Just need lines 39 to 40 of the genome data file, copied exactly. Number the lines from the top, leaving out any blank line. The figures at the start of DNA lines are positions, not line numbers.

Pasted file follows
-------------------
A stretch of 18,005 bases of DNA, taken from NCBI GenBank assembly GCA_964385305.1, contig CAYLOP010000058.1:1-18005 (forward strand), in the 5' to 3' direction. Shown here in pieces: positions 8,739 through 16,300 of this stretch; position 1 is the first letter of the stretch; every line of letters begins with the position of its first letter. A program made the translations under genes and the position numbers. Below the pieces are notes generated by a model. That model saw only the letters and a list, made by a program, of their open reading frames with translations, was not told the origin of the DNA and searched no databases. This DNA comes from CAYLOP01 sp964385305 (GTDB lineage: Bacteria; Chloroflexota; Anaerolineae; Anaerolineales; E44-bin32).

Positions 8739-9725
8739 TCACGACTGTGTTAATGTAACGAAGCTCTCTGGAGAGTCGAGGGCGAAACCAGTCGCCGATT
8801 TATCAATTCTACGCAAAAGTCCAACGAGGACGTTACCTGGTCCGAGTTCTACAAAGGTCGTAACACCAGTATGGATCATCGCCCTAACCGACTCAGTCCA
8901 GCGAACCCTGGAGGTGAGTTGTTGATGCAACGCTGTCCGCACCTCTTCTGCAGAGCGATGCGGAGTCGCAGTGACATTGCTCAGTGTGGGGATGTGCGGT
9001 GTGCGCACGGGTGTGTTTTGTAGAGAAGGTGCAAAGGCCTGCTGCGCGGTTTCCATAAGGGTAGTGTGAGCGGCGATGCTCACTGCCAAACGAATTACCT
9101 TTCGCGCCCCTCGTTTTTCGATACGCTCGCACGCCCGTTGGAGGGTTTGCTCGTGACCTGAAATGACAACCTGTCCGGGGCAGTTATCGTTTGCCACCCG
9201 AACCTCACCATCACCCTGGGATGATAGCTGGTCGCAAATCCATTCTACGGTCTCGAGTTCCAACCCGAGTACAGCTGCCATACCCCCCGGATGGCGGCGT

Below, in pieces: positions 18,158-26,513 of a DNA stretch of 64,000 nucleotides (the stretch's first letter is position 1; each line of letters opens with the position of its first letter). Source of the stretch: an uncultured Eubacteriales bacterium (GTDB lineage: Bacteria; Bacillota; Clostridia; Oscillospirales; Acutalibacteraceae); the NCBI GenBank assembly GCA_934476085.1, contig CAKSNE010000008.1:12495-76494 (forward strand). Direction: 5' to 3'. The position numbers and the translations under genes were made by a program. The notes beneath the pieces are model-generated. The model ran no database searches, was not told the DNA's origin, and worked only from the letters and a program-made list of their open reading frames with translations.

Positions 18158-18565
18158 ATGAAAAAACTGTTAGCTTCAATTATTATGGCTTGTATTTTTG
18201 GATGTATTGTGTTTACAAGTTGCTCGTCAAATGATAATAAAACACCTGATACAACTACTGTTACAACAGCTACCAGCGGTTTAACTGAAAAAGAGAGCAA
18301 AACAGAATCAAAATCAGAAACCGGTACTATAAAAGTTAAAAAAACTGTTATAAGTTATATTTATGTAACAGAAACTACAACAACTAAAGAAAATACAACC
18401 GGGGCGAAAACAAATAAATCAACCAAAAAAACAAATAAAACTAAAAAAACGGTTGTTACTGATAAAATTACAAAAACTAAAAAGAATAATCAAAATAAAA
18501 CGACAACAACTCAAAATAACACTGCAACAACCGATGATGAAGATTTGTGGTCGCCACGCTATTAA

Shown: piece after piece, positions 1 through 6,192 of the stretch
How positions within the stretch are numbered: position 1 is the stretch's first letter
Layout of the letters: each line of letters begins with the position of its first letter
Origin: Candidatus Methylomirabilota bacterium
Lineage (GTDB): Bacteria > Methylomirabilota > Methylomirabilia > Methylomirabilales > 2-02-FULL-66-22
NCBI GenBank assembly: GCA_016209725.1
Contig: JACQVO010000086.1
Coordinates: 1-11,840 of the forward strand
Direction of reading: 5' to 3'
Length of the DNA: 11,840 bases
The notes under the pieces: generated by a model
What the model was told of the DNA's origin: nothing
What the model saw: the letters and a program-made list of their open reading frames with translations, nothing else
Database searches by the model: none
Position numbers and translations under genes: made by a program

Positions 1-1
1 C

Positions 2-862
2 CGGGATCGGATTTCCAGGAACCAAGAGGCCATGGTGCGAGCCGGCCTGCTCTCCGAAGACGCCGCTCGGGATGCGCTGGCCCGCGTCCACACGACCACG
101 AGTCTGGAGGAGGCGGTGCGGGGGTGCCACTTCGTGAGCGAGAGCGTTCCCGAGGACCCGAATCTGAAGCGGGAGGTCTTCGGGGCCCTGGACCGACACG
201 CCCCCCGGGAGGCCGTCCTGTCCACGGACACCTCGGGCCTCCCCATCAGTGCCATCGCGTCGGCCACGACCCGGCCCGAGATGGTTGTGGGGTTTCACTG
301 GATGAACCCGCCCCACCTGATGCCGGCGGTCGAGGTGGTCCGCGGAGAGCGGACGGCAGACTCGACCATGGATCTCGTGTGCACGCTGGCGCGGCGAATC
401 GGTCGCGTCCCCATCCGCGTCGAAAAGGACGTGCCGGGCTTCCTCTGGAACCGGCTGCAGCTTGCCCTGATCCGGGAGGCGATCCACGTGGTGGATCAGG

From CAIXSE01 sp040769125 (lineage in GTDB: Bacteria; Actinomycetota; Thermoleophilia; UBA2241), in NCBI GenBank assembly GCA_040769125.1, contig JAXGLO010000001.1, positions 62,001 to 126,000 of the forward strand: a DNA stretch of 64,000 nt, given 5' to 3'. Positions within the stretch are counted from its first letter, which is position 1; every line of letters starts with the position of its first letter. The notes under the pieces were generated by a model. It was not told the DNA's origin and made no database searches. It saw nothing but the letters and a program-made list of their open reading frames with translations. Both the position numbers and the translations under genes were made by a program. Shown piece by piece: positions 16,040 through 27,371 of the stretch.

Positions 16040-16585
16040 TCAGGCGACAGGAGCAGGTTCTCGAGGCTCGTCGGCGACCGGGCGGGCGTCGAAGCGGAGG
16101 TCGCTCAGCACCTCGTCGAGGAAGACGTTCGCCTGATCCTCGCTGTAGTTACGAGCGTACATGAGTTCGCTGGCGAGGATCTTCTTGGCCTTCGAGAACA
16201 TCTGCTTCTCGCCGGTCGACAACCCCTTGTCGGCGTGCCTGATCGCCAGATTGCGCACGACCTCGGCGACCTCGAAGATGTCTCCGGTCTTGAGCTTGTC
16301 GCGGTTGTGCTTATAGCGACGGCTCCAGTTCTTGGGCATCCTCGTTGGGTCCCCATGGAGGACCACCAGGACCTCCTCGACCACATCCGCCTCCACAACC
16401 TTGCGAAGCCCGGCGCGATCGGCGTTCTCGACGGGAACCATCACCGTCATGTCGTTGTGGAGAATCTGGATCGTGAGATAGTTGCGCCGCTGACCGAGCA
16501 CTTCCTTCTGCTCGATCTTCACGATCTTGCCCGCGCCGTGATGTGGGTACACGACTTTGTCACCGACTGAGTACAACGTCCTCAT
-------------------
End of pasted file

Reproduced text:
From CAIXSE01 sp040769125 (lineage in GTDB: Bacteria; Actinomycetota; Thermoleophilia; UBA2241), in NCBI GenBank assembly GCA_040769125.1, contig JAXGLO010000001.1, positions 62,001 to 126,000 of the forward strand: a DNA stretch of 64,000 nt, given 5' to 3'. Positions within the stretch are counted from its first letter, which is position 1; every line of letters starts with the position of its first letter. The notes under the pieces were generated by a model. It was not told the DNA's origin and made no database searches. It saw nothing but the letters and a program-made list of their open reading frames with translations. Both the position numbers and the translations under genes were made by a program. Shown piece by piece: positions 16,040 through 27,371 of the stretch.

Positions 16040-16585